Voter Turnout Determines Midterms

Party enthusiasm determines turn-out in midterms, which generally averages one-third of eligible voters compared to more than 50 percent of voters in presidential years. Thomas Mills of Politics North Carolina pointed out that Democrats essentially sat out the last two midterm elections. "In 2010 and 2014, over half of registered Republicans voted as opposed to 44%... Continue Reading →

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NC Politics Up for Grabs. Is It A Red Or Purple State?

Republicans like to think North Carolina is a solidly red state that occasionally elects Democrats to Congress, and particularly the US Senate, with Republicans dominant in the state legislature since the 2010 election, and barely lost the governor's race in 2016. But Democrats think NC is a decidedly purple state, for whom solid Republican rule... Continue Reading →

What Is A ‘Wave Election’?

Carter Wrenn, a longtime Republican political strategist in North Carolina, expertly defined a "wave election" in this blog post: "One party's turnout plummets...Swing voters overwhelmingly vote for one party over another..."

NC Republicans Blatantly Discriminated, But Gerrymandered Maps Remain for 2018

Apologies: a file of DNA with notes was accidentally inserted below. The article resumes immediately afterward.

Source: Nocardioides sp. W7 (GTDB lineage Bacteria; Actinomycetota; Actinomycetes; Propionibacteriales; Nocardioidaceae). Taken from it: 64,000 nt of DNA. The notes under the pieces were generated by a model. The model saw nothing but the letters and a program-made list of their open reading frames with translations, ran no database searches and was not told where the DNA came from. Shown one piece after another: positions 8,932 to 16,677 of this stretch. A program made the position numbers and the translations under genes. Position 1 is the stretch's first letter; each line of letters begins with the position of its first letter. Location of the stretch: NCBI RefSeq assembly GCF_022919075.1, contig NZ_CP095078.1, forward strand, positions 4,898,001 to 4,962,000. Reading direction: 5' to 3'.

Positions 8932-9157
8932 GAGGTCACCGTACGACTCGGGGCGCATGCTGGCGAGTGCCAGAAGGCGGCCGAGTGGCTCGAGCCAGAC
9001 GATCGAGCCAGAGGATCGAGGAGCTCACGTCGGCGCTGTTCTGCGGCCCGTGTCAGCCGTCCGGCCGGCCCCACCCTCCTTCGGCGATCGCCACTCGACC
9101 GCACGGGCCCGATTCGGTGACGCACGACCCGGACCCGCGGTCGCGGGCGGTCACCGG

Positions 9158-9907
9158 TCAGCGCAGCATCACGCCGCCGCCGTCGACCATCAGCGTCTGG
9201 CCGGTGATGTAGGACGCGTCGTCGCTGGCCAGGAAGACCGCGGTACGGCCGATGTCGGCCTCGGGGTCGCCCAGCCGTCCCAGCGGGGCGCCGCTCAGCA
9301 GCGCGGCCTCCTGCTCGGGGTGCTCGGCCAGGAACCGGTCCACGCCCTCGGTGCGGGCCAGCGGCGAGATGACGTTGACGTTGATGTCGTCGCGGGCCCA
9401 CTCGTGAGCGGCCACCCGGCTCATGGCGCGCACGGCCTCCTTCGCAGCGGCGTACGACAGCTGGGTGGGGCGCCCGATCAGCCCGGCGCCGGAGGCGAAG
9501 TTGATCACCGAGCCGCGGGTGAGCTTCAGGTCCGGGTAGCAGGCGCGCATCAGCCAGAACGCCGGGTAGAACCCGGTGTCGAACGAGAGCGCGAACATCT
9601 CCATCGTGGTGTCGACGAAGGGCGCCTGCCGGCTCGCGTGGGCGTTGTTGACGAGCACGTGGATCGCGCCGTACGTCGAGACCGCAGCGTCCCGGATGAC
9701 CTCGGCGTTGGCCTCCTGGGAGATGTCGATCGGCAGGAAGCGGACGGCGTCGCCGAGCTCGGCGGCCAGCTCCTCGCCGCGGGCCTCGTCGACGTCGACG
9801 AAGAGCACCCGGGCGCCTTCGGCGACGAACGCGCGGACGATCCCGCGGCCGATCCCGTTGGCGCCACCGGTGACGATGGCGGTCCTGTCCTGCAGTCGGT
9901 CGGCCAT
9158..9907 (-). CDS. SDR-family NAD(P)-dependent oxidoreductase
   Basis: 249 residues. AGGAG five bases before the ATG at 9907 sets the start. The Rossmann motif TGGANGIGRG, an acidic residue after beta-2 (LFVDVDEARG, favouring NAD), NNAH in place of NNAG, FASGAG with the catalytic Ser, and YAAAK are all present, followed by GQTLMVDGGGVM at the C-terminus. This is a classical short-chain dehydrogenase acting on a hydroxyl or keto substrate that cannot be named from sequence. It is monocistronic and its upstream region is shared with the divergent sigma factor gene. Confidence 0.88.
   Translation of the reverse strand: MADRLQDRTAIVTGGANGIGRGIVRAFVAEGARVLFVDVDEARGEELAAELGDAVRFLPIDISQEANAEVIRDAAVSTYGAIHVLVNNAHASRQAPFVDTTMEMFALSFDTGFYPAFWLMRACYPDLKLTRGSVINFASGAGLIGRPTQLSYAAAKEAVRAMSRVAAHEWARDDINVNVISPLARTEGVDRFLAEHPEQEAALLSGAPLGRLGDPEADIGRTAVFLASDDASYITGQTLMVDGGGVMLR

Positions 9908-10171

Two federal court decisions significantly change NC politics. A federal appeals court in 2016 struck down North Carolina Republicans' voter-id law, charging that it "targeted African Americans with almost surgical precision." If the court had ruled the law constitutional, Republican Pat McCrory would probably have remained governor. He lost by 5,000 votes to Democrat Roy Cooper.... Continue Reading →

Dan McCready, in NC 9: Congressional Candidate to Watch

Dan McCready, a former Marine, and founder of a solar energy company in Charlotte, NC is running for Congress in the historically conservative ninth congressional district as a Democrat. Republicans had a knock-down, drag-out primary, and Tea Party preacher Mark Harris won the GOP nomination, beating incumbent Republican Robert Pettinger. The race has shifted from... Continue Reading →

Political Profiles of the States, Swing States and Tracking Polls

Ballotpedia has published political profiles of each state, courtesy of the Almanac of American Politics 2016. Reading these profiles are essential to fully understanding American politics. The largest states lean heavily toward the Democrats: New York, Illinois (Chicago), the Northeast and the West Coast states (California, Washington, Oregon) are generally considered Democratic, in contrast to... Continue Reading →

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